Antiplatelet therapy is paramount to reduce the risk of coronary stent thrombosis after percutaneous coronary intervention (PCI). Newer agents are reliable and have a fast onset of action, but have significantly higher cost, leading to compliance concerns. We adopted and evaluated an acute agent-switching strategy, using prasugrel or ticagrelor for rapid and reliable periprocedural antiplatelet action, followed by a switch to generic clopidogrel.
This large, single-center study included all patients who underwent PCI between January 1, 2013 and December 31, 2016. Study endpoints were 30- day mortality and bleeding events.
A total of 5007 patients met inclusion criteria. Average age was 63.5 ± 12.5 years. Prior to PCI, 54.8% of patients were preloaded with ticagrelor, 8.5% with prasugrel, and 36.7% with clopidogreI. The majority of patients (93%) loaded with ticagrelor and more than half (58%) of those loaded with prasugrel were subsequently switched prior to hospital discharge to clopidogrel for long-term therapy. Patients pretreated with ticagrelor or prasugrel and switched to clopidogrel had overall lowest bleeding rates (0.9% and 0.8%, respectively). The highest rates of bleeding were noted in patients maintained on ticagrelor or clopidogrel throughout (2.5% and 1.7%, respectively). After accounting for additional periprocedural use of intravenous glycoprotein IIb/IIIa inhibitors, the lowest bleeding rates were observed in patients loaded with ticagrelor and switched to clopidogrel (0.75%), with the highest bleeding observed in patients maintained on ticagrelor throughout. There were no events of acute stent thrombosis.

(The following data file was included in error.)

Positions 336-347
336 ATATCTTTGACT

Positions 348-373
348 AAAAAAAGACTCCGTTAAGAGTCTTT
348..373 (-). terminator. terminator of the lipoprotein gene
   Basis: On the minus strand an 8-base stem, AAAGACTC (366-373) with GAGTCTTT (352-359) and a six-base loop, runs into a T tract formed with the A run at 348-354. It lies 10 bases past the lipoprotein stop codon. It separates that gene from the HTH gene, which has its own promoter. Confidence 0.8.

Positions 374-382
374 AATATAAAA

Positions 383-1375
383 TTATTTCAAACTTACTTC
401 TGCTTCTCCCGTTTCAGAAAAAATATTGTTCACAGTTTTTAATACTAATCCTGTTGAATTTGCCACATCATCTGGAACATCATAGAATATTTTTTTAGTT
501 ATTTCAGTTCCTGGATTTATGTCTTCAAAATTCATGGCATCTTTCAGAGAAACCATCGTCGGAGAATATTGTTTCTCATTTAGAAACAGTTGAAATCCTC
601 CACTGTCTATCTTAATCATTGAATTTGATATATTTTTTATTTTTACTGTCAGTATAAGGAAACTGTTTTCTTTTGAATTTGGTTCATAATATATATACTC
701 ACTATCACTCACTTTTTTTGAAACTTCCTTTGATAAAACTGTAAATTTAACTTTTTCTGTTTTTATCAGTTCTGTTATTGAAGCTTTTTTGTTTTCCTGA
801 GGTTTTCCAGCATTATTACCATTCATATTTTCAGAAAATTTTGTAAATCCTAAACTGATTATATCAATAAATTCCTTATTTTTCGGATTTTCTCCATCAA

A strategy of using newer, fast-acting, and reliable antiplatelet agents prior to PCI and acutely switching to long-term clopidogrel therapy appears safe and efficacious. Although the superiority of the newer antiplatelet agents for long-term post-PCI dual-antiplatelet therapy in a trial setting is well established, the impact of increased adherence to lower-cost clopidogrel therapy in the real-world setting merits further consideration.

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